“An eruption would put enormous pressure on the country’s resources,” one official said, referring to China’s limited health facilities, especially in rural areas.

On Sunday, authorities in Tianjin – a port city half an hour from Beijing by high-speed train – said they had found two locally transmitted Omicron infections. A day later, two people about 300 miles away in Henan Province were linked to the same transmission chain.

The discoveries started a now well-known choreography: lockdown, mass testing and warnings of further restrictions on the way.

From mass testing to lockdowns, China is on high alert to keep coronavirus at bay ahead of the Winter Olympics. The WSJ is examining the zero-Covid strategy in the city of Xi’an to see how it has triggered setbacks from residents and affected chip manufacturers. Photo: Shao Rui / Zuma Press, Fabrizio Bensch / Reuters

Tianjin suspended the train and bus connection to Beijing and on Wednesday embarked on a second round of testing everyone in the city with 14 million people. Henan has closed most schools and banned public gatherings, including temple masses and other festivities ahead of the lunar new year. Several 99 million local governments in the province have issued orders to stay at home.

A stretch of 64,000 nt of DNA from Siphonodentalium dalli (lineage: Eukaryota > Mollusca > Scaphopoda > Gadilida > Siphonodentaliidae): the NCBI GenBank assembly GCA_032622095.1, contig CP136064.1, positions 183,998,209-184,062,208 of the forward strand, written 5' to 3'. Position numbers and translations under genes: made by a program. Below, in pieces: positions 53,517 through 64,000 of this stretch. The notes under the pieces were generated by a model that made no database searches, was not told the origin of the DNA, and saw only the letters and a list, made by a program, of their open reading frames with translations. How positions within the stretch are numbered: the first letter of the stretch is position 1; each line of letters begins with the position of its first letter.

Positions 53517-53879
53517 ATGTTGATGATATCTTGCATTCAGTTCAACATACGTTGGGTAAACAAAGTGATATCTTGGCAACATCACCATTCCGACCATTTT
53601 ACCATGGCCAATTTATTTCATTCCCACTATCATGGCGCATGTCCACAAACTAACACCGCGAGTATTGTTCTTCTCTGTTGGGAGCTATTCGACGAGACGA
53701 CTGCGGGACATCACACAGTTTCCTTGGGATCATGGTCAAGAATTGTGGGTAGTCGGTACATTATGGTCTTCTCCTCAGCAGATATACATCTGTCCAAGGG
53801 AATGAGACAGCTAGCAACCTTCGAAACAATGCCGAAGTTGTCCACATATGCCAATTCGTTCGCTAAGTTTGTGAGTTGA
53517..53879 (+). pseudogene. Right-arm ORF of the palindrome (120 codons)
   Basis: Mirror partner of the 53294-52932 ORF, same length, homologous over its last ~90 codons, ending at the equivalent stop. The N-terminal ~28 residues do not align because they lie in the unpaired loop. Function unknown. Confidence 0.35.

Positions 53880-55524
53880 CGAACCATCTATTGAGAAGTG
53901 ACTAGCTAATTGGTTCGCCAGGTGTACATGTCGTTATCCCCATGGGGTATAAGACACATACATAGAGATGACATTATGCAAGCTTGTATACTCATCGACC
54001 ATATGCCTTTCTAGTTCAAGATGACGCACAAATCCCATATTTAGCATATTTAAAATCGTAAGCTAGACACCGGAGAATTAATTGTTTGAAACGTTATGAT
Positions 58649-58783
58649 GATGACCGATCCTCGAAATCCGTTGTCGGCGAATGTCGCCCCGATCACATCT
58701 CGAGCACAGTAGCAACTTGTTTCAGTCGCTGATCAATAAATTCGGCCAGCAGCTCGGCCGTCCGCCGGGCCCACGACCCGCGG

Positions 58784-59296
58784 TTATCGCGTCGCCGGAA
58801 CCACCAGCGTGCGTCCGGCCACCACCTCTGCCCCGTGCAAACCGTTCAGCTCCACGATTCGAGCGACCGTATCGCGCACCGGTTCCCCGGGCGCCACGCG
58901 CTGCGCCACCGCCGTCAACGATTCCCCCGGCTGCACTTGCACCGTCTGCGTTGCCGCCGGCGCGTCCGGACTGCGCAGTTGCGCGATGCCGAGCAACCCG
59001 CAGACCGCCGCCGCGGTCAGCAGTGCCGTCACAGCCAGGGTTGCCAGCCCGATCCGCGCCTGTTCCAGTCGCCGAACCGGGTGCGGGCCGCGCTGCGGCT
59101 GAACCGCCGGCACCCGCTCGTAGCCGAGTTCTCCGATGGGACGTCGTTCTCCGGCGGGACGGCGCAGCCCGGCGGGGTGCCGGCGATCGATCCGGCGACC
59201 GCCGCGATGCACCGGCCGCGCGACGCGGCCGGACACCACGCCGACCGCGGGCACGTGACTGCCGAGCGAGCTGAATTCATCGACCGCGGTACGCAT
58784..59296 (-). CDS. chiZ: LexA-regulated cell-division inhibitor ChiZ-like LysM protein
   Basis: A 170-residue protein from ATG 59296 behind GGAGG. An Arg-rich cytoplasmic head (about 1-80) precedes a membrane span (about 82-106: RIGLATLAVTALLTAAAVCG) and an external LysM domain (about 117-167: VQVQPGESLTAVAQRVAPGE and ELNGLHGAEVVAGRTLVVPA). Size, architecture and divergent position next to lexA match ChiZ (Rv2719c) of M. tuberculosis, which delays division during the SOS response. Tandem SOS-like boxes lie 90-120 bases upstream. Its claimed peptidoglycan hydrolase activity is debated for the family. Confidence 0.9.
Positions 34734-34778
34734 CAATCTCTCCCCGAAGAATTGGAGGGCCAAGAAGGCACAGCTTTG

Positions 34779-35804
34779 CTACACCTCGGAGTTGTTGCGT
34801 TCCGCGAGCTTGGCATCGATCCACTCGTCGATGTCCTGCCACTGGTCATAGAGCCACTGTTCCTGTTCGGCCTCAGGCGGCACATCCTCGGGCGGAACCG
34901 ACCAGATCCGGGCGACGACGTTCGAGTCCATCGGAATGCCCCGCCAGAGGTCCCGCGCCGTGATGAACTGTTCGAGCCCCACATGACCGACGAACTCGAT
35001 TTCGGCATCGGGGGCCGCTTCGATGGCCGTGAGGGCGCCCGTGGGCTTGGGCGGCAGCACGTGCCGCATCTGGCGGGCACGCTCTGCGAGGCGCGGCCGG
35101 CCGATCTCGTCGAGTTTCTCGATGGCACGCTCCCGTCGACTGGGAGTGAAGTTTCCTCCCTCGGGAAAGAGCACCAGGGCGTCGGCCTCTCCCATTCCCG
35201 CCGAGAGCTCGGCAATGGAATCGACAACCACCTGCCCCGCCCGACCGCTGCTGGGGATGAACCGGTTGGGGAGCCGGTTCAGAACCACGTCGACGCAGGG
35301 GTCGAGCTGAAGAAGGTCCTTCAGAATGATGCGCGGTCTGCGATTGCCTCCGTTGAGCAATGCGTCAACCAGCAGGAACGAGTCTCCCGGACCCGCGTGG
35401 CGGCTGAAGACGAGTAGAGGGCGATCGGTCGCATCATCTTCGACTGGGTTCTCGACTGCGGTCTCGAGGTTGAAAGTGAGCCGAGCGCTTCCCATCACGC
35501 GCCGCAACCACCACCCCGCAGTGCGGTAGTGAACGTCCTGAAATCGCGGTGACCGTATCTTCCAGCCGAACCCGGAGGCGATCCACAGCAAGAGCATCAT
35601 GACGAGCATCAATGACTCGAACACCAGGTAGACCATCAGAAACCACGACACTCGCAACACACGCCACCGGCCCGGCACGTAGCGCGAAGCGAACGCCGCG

Under President Xi Jinping, China has moved toward a more top-down approach to any issue, and local officials who are afraid of being punished if they allow Covid-19 to gain a foothold tend to err on the side of aggressive interpretation. of the central government’s political guidelines.

The burdens that the resulting measures place on communities throughout China were exhibited in the city of Xi’an, whose 13 million people have been ordered to stay in their homes for nearly three weeks. Some complained about lack of access to food. The story of a woman who lost her unborn child after waiting outside a hospital for hours due to a lack of a valid Covid-19 test triggered a wave of anger online in response to the harsh measures.